Characterization of Elastin-like Polypeptide Fusion Proteins for the Development of Drug-Free Macromolecular Therapeutics

Armstrong, Blair1,2, Steinhauff Douglas1,2, Ghandehari, Hamid1,2,3 1 Department of Biomedical Engineering, University of Utah, Salt Lake City, UT, 36 S Wastach Dr 84112 2 Utah Center of Nanomedicine, Nano Institute of Utah, University of Utah, Salt Lake City, UT, 36 S Wastach Dr 84112 3 Department of Pharmaceutics and Pharmaceutical Chemistry, University of Utah, Salt Lake City, UT, 36 S Wastach Dr 84112

Advancement of diseases resistant to standard treatment has created the need for novel biomaterials to bridge current clinical gaps.  Drug-free macromolecular therapeutics (DFMTs) are one approach that have enabled pharmaceutical effects without the use of low molecular weight therapeutics. DFMTs function by clustering cell receptors to elicit a cellular response. Elastin-like polypeptides (ELPs) have been used as clustering agents due to their thermoresponsive behavior and can potentially cluster cell receptors at their lower critical solution temperature (LCST). An LCST is the temperature at which polymer-polymer interactions become more favorable than solvent-polymer interactions resulting in intra- and inter-polymer collapse, which can be modulated by pH, concentration, ELP guest residue, and ELP chain length. ELPs can be coupled with antiparallel, complementary alpha-helical proteins, like the CCE and CCK peptides which can form coiled-coils. ELP fusion proteins of varying length and biorecognizable peptides (CCE or CCK) were genetically engineered, produced recombinantly using E. coli, purified via inverse transition cycling (ITC), and characterized. These proteins were confirmed via amino acid analysis, matrix assisted laser desorption/ionization (MALDI-TOF), sodium dodecyl sulphate-polyacrylamide gel electrophoresis (SDS-PAGE). Confirmed proteins were analyzed using dynamic light scattering, circular dichroism, turbidimetry, and precipitation assays. Results demonstrated an inverse correlation between chain length, concentration, and ionic strength with LCST, canonical of ELP properties. Additionally, CCE/CCK fusion protein mixtures generated varying responses, compared to single component solutions. CCE-ELPs can remain in a more soluble state than ELPs alone, in an LCST condition. This study has shown the capability to produce several ELP fusion proteins recombinantly. Furthermore, the study documents protein collapse during temperature increase, CCE solubility tag performance, and LCST under ELP chain length or concentration increase. The thermoresponsive nature demonstrated by these fusion proteins shows their potential as DFMTs and future studies will evaluate clustering at the cell surface.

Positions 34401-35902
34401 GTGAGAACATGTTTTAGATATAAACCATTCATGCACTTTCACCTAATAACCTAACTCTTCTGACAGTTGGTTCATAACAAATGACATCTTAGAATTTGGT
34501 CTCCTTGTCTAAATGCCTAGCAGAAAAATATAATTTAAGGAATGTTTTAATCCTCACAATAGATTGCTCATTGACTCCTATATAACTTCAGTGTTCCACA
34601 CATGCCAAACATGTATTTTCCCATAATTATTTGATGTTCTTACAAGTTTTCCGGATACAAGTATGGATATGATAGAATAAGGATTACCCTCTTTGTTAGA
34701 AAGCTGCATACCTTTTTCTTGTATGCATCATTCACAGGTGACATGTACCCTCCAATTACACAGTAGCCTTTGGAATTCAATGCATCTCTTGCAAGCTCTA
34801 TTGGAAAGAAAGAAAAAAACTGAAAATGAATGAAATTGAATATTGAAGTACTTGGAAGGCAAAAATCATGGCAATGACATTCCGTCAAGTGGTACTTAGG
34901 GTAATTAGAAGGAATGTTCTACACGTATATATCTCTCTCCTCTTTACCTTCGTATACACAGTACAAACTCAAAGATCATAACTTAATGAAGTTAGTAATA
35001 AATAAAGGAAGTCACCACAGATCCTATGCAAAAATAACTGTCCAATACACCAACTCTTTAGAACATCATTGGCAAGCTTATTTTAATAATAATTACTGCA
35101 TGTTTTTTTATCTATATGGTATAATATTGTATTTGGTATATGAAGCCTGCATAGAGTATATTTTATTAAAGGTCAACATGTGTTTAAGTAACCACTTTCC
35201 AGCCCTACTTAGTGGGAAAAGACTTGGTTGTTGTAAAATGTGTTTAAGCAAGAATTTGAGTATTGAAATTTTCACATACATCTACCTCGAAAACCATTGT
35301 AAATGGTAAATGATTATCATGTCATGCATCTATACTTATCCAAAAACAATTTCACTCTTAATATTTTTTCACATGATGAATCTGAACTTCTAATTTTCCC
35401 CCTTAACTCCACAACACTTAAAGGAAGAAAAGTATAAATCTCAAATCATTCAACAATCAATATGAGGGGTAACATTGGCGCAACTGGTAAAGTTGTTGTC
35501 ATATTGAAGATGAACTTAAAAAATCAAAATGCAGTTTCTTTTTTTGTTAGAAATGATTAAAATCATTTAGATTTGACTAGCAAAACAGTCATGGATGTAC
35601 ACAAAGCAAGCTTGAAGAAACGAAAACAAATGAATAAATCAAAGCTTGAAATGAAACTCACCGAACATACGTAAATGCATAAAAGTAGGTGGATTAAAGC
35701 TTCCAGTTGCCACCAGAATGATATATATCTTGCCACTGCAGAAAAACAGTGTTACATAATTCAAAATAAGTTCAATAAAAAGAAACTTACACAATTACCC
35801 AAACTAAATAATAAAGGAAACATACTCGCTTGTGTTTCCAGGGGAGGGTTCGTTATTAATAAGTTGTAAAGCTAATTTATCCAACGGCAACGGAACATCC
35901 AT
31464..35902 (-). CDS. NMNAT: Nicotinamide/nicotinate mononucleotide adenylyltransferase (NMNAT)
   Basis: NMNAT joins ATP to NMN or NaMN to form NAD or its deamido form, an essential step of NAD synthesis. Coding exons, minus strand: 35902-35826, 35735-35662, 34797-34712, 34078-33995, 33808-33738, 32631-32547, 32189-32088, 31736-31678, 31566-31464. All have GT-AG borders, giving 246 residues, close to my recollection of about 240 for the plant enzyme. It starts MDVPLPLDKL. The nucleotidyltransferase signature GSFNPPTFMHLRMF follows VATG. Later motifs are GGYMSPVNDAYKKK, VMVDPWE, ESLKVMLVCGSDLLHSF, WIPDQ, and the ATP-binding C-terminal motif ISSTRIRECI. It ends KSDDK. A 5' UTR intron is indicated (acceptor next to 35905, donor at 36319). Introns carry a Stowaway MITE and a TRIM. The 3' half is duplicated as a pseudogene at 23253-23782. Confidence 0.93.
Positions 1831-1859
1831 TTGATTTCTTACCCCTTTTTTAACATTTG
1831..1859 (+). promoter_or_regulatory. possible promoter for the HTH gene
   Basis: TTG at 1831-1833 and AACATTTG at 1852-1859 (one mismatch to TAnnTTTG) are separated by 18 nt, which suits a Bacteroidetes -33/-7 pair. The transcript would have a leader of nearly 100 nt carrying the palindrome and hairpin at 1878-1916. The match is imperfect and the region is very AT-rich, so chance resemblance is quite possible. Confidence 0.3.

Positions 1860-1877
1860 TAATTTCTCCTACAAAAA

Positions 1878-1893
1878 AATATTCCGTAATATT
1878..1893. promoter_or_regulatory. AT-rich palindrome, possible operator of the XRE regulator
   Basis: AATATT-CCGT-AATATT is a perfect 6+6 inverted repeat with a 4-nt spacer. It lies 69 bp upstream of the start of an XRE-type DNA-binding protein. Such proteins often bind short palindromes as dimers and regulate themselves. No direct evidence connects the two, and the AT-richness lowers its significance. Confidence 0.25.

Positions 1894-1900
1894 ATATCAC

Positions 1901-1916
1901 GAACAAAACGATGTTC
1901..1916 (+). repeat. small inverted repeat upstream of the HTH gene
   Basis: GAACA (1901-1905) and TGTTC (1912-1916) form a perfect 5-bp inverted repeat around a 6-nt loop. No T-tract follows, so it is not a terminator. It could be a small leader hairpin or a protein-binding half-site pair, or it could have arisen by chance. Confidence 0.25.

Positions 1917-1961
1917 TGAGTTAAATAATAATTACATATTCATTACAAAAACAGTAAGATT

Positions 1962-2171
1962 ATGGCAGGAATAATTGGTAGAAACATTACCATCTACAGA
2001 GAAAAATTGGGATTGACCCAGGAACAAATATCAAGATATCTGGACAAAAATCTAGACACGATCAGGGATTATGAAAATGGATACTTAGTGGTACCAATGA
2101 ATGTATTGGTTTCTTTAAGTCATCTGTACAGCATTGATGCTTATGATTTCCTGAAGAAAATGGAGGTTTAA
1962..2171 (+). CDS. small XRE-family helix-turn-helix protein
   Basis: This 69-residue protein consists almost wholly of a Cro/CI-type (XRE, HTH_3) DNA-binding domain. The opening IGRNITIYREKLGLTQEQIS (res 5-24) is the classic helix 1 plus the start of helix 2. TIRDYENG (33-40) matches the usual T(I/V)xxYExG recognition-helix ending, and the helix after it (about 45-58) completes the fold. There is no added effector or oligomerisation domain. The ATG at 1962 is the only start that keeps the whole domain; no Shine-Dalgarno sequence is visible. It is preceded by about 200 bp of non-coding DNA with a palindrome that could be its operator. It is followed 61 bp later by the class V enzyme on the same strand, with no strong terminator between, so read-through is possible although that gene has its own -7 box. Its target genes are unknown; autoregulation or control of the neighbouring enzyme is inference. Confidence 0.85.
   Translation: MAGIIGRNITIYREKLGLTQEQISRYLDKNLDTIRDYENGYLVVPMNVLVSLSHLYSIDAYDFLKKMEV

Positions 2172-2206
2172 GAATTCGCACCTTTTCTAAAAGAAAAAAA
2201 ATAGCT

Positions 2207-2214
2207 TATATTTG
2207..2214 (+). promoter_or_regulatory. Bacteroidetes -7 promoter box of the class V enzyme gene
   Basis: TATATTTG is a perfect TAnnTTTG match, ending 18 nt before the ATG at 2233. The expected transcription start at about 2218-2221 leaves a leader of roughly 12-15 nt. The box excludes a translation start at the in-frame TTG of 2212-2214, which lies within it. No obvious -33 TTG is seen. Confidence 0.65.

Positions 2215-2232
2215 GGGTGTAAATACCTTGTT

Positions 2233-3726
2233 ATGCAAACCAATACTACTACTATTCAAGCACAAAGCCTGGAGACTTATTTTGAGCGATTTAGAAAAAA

Additional Abstract Information

Presenter: Blair Armstrong

Institution: University of Utah

Type: Poster

Subject: Biological & Chemical Engineering

Status: Approved

Time and Location

Session: Poster 2
Date/Time: Mon 3:00pm-4:00pm
Session Number: 2556